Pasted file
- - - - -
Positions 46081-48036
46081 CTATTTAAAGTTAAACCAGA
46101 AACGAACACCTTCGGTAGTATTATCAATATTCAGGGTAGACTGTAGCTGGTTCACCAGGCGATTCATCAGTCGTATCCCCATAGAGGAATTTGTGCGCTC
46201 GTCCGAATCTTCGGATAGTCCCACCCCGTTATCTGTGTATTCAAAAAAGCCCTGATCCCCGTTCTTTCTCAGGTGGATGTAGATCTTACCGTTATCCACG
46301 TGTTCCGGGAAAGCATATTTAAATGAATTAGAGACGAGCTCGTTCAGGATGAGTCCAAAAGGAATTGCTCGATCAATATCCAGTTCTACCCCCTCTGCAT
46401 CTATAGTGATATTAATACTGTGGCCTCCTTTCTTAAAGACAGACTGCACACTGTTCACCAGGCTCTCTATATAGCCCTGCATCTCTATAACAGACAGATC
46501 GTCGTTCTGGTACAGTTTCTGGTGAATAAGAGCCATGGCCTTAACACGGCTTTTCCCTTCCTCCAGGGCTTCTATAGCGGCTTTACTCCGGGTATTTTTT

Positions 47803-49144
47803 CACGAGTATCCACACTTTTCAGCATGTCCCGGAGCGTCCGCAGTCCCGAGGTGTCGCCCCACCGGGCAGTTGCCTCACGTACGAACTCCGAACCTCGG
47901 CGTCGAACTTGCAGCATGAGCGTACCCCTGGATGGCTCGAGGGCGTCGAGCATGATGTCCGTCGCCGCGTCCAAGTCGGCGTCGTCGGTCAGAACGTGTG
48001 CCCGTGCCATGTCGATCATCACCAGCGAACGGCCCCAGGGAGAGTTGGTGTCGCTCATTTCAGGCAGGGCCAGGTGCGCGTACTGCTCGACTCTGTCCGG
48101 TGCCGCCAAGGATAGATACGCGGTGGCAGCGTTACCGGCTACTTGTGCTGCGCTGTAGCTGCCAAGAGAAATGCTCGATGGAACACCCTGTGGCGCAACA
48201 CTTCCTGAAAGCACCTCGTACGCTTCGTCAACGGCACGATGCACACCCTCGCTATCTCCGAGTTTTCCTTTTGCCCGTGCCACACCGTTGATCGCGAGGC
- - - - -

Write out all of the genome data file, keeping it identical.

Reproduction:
Positions 46081-48036
46081 CTATTTAAAGTTAAACCAGA
46101 AACGAACACCTTCGGTAGTATTATCAATATTCAGGGTAGACTGTAGCTGGTTCACCAGGCGATTCATCAGTCGTATCCCCATAGAGGAATTTGTGCGCTC
46201 GTCCGAATCTTCGGATAGTCCCACCCCGTTATCTGTGTATTCAAAAAAGCCCTGATCCCCGTTCTTTCTCAGGTGGATGTAGATCTTACCGTTATCCACG
46301 TGTTCCGGGAAAGCATATTTAAATGAATTAGAGACGAGCTCGTTCAGGATGAGTCCAAAAGGAATTGCTCGATCAATATCCAGTTCTACCCCCTCTGCAT
46401 CTATAGTGATATTAATACTGTGGCCTCCTTTCTTAAAGACAGACTGCACACTGTTCACCAGGCTCTCTATATAGCCCTGCATCTCTATAACAGACAGATC
46501 GTCGTTCTGGTACAGTTTCTGGTGAATAAGAGCCATGGCCTTAACACGGCTTTTCCCTTCCTCCAGGGCTTCTATAGCGGCTTTACTCCGGGTATTTTTT

Positions 47803-49144
47803 CACGAGTATCCACACTTTTCAGCATGTCCCGGAGCGTCCGCAGTCCCGAGGTGTCGCCCCACCGGGCAGTTGCCTCACGTACGAACTCCGAACCTCGG
47901 CGTCGAACTTGCAGCATGAGCGTACCCCTGGATGGCTCGAGGGCGTCGAGCATGATGTCCGTCGCCGCGTCCAAGTCGGCGTCGTCGGTCAGAACGTGTG
48001 CCCGTGCCATGTCGATCATCACCAGCGAACGGCCCCAGGGAGAGTTGGTGTCGCTCATTTCAGGCAGGGCCAGGTGCGCGTACTGCTCGACTCTGTCCGG
48101 TGCCGCCAAGGATAGATACGCGGTGGCAGCGTTACCGGCTACTTGTGCTGCGCTGTAGCTGCCAAGAGAAATGCTCGATGGAACACCCTGTGGCGCAACA
48201 CTTCCTGAAAGCACCTCGTACGCTTCGTCAACGGCACGATGCACACCCTCGCTATCTCCGAGTTTTCCTTTTGCCCGTGCCACACCGTTGATCGCGAGGC